Diesel Whisky Row Robusto

Diesel Whisky Row Robusto. Who owns Diesel Cigars is a bit of a mystery to most cigar enthusiasts. Despite popular belief, it is not a brand from A.J. Fernandez although Fernandez is the manufacturer responsible for the brand. But the brand isn’t in the hands of A.J. Fernandez, it’s just blended by his skillful hands. And the production takes place at his factory in Esteli, Nicaragua. The owner of Diesel cigars is Scandinavian Tobacco Group, through Meier & Dutch. STG is the parent of General Cigars, Cigar.com, Cigarsinternational.com Thompson.com, Cigarbid.com, and more. Last year, they acquired Royal Agio as well. Meier & Dutch is a wholesale company that operates under the STG umbrella. The original Diesel Unholy Cocktail was only available at STG owned internet retailers in the past.

The Diesel Unholy Cocktail is so popular that the Diesel brand spawned into a whole series. And not exclusive through the STG stores anymore, but everywhere. Some lines even made it across the ocean to Europe. For the Diesel Whisky Row, the Diesel brand and Rabbit Hole distilleries collaborate. Rabbit Hole distilleries, a bourbon manufacturer, sends used barrels to A.J. Fernandez. Fernandez uses those barrels to age Mexican San Andres leaves. He uses them as a binder under an Ecuadorian Habano wrapper. For the filler, he uses aged Nicaraguan tobacco from Jalapa, Condega, and Ometepe. Ministry of Cigars reviews the 5½x52 Robusto.

The first thing that makes this cigar stand out is the shape of the ring. It’s big and diagonally placed over the cigar. But then there is a partially round part as well. Pastel blue, brown, and gray. It has the Diesel logo and the Rabbit Hole Bourbon logo. The foot ring is big as well that says that the cigar is bourbon barrel-aged and it has the names of both Diesel and Rabbit Hole prominently on the ring. The Colorado Maduro colored wrapper is smooth looking. Right below the head, there seems to be a softer spot. The aroma is strong, barnyard, and manure.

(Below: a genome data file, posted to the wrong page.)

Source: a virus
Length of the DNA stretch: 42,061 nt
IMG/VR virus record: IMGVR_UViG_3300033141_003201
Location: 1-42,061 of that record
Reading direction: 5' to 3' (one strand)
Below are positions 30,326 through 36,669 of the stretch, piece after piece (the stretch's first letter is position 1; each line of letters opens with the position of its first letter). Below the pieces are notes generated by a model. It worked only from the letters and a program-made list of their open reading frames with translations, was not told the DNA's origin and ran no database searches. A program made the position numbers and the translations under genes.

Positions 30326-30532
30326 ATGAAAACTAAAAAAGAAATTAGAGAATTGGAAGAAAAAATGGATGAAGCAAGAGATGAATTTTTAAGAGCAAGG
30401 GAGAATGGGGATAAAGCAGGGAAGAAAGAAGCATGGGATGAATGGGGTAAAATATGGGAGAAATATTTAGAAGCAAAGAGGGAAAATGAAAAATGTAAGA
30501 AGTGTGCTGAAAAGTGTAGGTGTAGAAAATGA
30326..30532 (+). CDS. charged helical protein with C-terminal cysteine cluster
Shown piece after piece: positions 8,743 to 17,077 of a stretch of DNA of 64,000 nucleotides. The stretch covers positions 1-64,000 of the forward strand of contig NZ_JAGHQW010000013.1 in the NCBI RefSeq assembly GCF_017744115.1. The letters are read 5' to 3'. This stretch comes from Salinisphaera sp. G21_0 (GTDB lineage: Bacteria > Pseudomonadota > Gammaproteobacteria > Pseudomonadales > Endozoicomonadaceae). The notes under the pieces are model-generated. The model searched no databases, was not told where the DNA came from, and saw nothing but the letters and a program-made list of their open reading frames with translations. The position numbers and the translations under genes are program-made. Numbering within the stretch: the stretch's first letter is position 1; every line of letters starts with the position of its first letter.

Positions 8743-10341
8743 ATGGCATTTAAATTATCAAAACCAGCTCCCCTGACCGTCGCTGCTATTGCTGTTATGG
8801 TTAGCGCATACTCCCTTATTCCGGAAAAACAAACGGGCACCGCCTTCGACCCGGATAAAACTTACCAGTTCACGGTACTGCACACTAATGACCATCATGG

The cold draw is great. There is a bit of an alcohol taste in the cold draw, but that could be just a mind trick. There is some spice on the lips as well. Once lit, there is leather, wood, soil, and citrus acidity. There is also an alcohol flavor to the cigar, so the barrel aging does work. The barrel aging brings out more vanilla from the wood. There is a nice toasted flavor, floral, with wood, leather, nuts, and that alcohol right on the edge. Halfway there is also some nutmeg in the flavor profile, or is it cinnamon? Slowly the flavors change to wood, leather, and chocolate. All with that alcoholic mouthfeel and slight pepper. The sweetness returns, the pepper gains strength, and all on a base flavor of wood and leather.

The construction is great. A lot of thick white smoke. Beautiful light gray ash. A great draw and a straight burn. The cigar is smooth, well-rounded flavors. The cigar is medium to full in body, full in flavor. The smoke time is three hours and fifteen minutes.

Would I buy this cigar again? On my next order

Categories: 91, Diesel, Nicaraguan cigars, Tabacalera A.J. Fernandez | Tags: , , , , ,

Diesel Unholy Cocktail